Articles Posted in Dangerous Roads And Highways

In an interesting article by Matt Richtel in the March 2, 2010 Business Section of the New York Times, electronic billboards are examined as another possible cause of distracted driving. We are all aware of distracted driving due to speaking on a cell phone and texting while driving, and who hasn’t seen someone driving while eating, drinking, applying makeup or looking at a map? However, what about driving while digital images are flashing at you every six to eight seconds, with headlines, food deals or what song is playing on the radio? In my opinion, the increased prevalence of these electronic billboards will undoubtedly lead to more car crashes and more fatalities on the roadways.

In Michigan, safety groups are attempting to block construction of the billboards, and the executive director of Scenic Michigan called the digital billboards “weapons of mass distraction.” Michigan legislators are considering a two year moratorium on the construction of electronic billboards. According to the article, the Federal Highway Administration is performing a study in which eye-trackers are utilized to determine whether motorists look at these billboards, and if so, for how long. Studies have been performed which indicated that electronic billboards do not change driver behavior, but their accuracy is questionable as they have been sponsored by the billboard industry.

The Federal Highway Administration has prohibited states from having “flashing, intermittent or moving light or lights” for some time, but possibly due to some intense lobbying by the billboard industry, the agency ruled in 2007 that free standing digital billboards did not violate their rules. Instead, the the agency simply recommended that advertisements on the billboards remain in place for at least 4 seconds and not be “unreasonably bright”, which is certainly a vague standard, to say the least.

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In our previous post in this two part series, we examined the causes of motor vehicle accidents and fatal crashes on New York State roadways based on a NYSDOT study called the Strategic Highway Safety Plan 2007. In this article, we look at the State’s finding regarding New York pedestrian accidents, truck accidents, and motorcycle accidents. Approximately 25% of the annual New York fatal motor vehicle accidents involve pedestrians. This is more than twice the national average. 70% of pedestrian accidents and one half of the fatalities in New York State occur in the five boroughs of New York City, but interestingly, pedestrians involved in accidents in the suburbs are more likely to die in these accidents than in New York City. It is also significant that almost ¼ of all pedestrians injured or killed in the last year of the study (’05) were under 18 years of age.

Accidents between a car and large truck account for 10% of fatal motor vehicle accidents in New York, and approximately 5% of the serious personal injury accidents. From 2002 through 2005, there was a range of 140-150 deaths per year in New York truck accidents. The Department of Transportation determined that the three main causes of these accidents was: following too closely-10%; driver inattention or distraction-9%; and failing to yield the right of way-7%. The majority of all truck accidents are caused by aggressive driving by one of both of the drivers involved.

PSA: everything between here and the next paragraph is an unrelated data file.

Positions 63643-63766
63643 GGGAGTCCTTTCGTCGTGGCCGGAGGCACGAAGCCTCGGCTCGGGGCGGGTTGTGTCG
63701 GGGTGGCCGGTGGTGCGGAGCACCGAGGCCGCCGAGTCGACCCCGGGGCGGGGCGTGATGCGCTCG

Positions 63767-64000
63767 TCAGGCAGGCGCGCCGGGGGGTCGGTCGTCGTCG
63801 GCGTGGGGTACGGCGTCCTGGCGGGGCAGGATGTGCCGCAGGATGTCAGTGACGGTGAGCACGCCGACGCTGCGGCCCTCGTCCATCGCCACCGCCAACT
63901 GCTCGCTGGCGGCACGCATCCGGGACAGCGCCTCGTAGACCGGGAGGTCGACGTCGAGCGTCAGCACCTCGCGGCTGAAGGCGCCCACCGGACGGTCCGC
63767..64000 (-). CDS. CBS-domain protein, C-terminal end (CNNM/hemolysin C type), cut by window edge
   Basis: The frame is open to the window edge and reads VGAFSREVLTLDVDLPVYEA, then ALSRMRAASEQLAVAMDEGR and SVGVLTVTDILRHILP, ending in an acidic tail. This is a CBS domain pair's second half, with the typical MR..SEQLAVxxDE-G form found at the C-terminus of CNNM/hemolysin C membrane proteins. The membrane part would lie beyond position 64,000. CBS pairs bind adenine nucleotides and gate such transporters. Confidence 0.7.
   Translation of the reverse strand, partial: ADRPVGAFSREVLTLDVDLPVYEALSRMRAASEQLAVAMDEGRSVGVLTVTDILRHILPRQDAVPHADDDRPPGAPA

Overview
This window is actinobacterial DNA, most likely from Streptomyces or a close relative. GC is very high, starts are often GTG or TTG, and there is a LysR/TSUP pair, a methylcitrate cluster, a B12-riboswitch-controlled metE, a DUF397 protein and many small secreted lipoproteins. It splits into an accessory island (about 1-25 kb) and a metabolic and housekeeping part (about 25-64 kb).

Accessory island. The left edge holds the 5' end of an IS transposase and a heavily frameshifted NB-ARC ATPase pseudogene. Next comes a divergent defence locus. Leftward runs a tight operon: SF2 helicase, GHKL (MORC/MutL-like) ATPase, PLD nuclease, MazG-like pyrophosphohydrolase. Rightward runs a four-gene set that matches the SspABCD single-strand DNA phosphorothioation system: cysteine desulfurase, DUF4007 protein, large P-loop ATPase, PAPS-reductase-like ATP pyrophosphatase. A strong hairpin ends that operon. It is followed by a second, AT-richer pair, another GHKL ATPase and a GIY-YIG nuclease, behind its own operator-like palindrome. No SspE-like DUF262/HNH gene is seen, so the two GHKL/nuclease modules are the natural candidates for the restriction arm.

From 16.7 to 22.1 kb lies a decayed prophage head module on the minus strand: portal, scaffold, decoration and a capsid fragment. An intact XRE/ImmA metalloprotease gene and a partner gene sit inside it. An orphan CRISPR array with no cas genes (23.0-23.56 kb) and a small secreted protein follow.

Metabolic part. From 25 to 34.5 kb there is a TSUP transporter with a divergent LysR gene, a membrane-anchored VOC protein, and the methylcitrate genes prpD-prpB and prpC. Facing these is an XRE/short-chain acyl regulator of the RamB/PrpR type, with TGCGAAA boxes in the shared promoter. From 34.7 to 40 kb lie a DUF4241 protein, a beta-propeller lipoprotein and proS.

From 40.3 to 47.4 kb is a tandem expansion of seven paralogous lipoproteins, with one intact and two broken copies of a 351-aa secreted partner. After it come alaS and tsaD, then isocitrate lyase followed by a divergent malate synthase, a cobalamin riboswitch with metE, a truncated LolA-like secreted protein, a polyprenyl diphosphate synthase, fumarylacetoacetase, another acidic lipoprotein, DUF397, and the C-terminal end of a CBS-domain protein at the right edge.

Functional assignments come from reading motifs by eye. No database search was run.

Motorcycle fatalities and motorcycle accidents are on an upward trend, due to the steady popularity of motorcycles, inexperienced riders, the attraction of “extreme” motorcycle riding, and the price of gasoline. Motorcycle deaths on New York highways rose from 155 in 2003 to 163 in 2005.

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The New York State Department of Transportation (NYSDOT) investigated the causes of New York car crashes on state highways from 2002 through 2005 in the Strategic Highway Safety Plan 2007. The good news coming out of the study is that from 1996 through 2005, fatal accidents on New York roadways have declined 10%. Further, although driving while intoxicated continues to be a significant problem in causing roadway deaths, the number of people killed on New York state roadways from driving while intoxicated has dropped from 979 in 1981 to 382 in 2005. The most significant problems causing serious New York car crashes and fatal accidents are aggressive driving, DWI’s and speeding.

There are 113,000 miles of highway in New York State and 16,000 of those highways are operated by the state. Intersection crashes account for approximately 25% of all highway fatalities in New York. There were 77,161 fatal intersection crashes in 2005. Overall, there were 142,287 fatal and personal injury accidents in 2003; 133,314 in 2004, and 128,581 in 2005. Rear end and left turn accidents are responsible for about ½ of all New York motor vehicle crashes. There were 479 fatal accidents from cars overturning or colliding with fixed objects in 2005, and 203 fatal accidents or injuries from crashes in construction zones.

From 2003-2005, failing to yield the right of way contributed to 16% of New York fatal car accidents; following too closely 13.5%; and unsafe speed was partially responsible for 11% of the deaths on New York highways. These driver behaviors have remained constant despite the reduction in overall accidents between 2003 and 2005.

In Part 2 of this series, we will the DOT’s findings regarding New York motorcycle accidents, large truck accidents and pedestrian accidents.

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